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Wealthy Americans Growing Cautious About How They Spend.

Deep-pocketed Americans have long powered the post-pandemic U.S. economy with robust spending habits, but the splurging could be coming to an end.

The latest round of corporate earnings reports, according to a CNN report, says there’s evidence that wealthy Americans are pulling back.

The British luxury retailer Burberry, for example, recently reported that profits plunged 40% in the latest fiscal year, with sales in the Americas falling 12%. “Executing our plan against a backdrop of slowing luxury demand has been challenging,” Jonathan Akeroyd, Burberry’s chief executive, said in a statement.

LVMH Moët Hennessy Louis Vuitton, meanwhile, said last month that demand for high-end liquors has declined sharply in the U.S., leading to high inventory levels.

And Walmart, which historically caters to lower and middle-income Americans, said last week its latest quarterly gains were “primarily driven by upper-income households” — or those making more than $100,000 a year.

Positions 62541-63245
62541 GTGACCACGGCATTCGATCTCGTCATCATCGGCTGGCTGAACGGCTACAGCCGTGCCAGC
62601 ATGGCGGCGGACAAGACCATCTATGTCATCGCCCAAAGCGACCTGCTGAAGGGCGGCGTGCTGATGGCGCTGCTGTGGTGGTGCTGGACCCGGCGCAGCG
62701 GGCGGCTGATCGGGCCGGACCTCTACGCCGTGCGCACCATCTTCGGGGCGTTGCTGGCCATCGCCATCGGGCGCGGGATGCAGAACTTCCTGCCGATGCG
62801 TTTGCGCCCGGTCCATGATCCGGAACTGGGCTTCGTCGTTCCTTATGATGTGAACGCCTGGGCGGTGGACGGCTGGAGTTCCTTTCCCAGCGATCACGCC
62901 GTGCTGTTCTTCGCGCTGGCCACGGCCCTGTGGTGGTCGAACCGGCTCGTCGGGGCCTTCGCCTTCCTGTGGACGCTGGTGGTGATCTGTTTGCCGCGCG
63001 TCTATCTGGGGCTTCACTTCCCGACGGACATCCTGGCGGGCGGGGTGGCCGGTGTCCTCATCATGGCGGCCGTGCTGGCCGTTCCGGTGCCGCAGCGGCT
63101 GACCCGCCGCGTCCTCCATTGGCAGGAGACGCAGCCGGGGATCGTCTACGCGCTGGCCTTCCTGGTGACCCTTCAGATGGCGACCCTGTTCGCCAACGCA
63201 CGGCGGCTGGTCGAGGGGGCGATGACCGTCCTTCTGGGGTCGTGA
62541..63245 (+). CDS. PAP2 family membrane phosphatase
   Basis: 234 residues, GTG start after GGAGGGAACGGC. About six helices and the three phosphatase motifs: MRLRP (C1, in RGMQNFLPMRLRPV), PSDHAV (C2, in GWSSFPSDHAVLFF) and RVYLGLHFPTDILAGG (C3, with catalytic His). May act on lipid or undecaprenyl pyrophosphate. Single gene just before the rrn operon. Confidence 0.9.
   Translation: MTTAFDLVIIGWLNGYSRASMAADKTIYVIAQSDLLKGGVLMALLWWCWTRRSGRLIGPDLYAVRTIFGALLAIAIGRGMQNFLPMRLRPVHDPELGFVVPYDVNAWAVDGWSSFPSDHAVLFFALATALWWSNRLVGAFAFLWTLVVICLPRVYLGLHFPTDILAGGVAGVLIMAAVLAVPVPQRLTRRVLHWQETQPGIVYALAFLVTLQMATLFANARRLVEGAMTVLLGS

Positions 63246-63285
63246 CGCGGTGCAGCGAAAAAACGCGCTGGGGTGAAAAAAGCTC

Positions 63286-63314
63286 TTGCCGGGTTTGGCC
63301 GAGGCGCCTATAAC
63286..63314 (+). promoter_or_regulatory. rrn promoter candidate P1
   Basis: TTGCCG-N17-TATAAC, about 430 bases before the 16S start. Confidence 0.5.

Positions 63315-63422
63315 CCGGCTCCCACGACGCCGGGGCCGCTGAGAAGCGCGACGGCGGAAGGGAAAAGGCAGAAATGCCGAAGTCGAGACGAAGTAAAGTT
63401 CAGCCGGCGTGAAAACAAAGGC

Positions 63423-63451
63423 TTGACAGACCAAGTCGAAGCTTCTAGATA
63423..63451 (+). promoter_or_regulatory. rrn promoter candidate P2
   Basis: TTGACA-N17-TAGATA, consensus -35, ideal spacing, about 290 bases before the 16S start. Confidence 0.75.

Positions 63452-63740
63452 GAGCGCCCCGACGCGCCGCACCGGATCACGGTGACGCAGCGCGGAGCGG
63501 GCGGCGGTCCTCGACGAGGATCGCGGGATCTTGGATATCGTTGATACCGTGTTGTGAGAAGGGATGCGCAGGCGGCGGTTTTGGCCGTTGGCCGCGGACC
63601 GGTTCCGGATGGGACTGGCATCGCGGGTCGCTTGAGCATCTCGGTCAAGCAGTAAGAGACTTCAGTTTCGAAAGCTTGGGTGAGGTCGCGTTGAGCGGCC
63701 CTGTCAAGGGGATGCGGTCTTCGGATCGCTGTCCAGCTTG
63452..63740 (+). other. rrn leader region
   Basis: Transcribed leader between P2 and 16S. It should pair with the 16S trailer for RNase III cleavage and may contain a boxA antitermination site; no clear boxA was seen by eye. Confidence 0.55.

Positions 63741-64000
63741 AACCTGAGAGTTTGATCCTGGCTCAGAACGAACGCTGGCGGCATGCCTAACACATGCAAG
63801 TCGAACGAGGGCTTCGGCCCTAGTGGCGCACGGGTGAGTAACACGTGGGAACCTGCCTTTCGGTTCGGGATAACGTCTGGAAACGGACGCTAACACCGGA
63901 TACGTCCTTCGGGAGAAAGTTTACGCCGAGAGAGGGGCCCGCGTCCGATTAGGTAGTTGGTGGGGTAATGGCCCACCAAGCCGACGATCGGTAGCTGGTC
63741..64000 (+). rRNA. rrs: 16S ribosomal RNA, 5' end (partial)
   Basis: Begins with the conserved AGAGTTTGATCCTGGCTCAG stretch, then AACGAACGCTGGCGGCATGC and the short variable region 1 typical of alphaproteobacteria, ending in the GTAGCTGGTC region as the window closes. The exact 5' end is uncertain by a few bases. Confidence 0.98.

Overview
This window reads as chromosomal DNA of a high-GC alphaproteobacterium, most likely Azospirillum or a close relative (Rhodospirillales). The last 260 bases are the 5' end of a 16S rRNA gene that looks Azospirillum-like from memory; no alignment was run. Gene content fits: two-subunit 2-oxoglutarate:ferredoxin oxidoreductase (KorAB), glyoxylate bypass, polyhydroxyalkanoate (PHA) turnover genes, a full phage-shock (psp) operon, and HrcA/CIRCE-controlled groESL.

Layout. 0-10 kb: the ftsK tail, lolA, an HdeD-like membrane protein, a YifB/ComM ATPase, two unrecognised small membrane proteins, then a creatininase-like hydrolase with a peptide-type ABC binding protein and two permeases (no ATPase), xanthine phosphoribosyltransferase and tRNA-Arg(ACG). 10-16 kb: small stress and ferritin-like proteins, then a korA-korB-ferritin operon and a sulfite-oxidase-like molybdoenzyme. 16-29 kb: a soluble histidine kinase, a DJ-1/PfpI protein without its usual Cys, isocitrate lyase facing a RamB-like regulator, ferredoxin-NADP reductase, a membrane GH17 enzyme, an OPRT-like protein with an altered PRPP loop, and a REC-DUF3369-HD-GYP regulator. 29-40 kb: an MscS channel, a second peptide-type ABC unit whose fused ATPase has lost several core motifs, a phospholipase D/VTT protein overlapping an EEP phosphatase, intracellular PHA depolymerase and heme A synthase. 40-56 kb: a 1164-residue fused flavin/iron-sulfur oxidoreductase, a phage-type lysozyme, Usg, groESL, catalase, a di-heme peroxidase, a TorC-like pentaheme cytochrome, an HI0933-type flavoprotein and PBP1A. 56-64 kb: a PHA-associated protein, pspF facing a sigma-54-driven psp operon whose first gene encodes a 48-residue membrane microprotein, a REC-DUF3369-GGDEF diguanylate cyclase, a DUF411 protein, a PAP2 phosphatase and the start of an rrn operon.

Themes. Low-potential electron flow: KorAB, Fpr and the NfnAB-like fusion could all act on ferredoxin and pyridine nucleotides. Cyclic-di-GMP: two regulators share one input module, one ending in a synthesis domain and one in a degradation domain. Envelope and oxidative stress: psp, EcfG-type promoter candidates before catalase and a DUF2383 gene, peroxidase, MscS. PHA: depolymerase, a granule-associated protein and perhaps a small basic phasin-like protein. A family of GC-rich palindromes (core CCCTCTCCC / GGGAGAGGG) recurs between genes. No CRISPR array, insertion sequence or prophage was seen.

U.S. household wealth surged in recent years, but those gains have been largely contained to those Americans older than 54. They hold more than 70% of U.S. household wealth, according to Fed data.

U.S. economic growth accelerated at a brisk pace in 2023, but momentum has slowed a bit of late. April’s employment and retail spending figures were weaker than expected. High interest rates continue to weigh on the overall picture, especially a stagnating housing market.

The generational story of who is struggling — and who isn’t — can be told in part by new research from the Federal Reserve Bank of New York. It finds that more than 15% of Gen Z credit-card holders are maxed out. Those rates are substantially lower for Gen X (9.6%) and baby boomers (4.8%).

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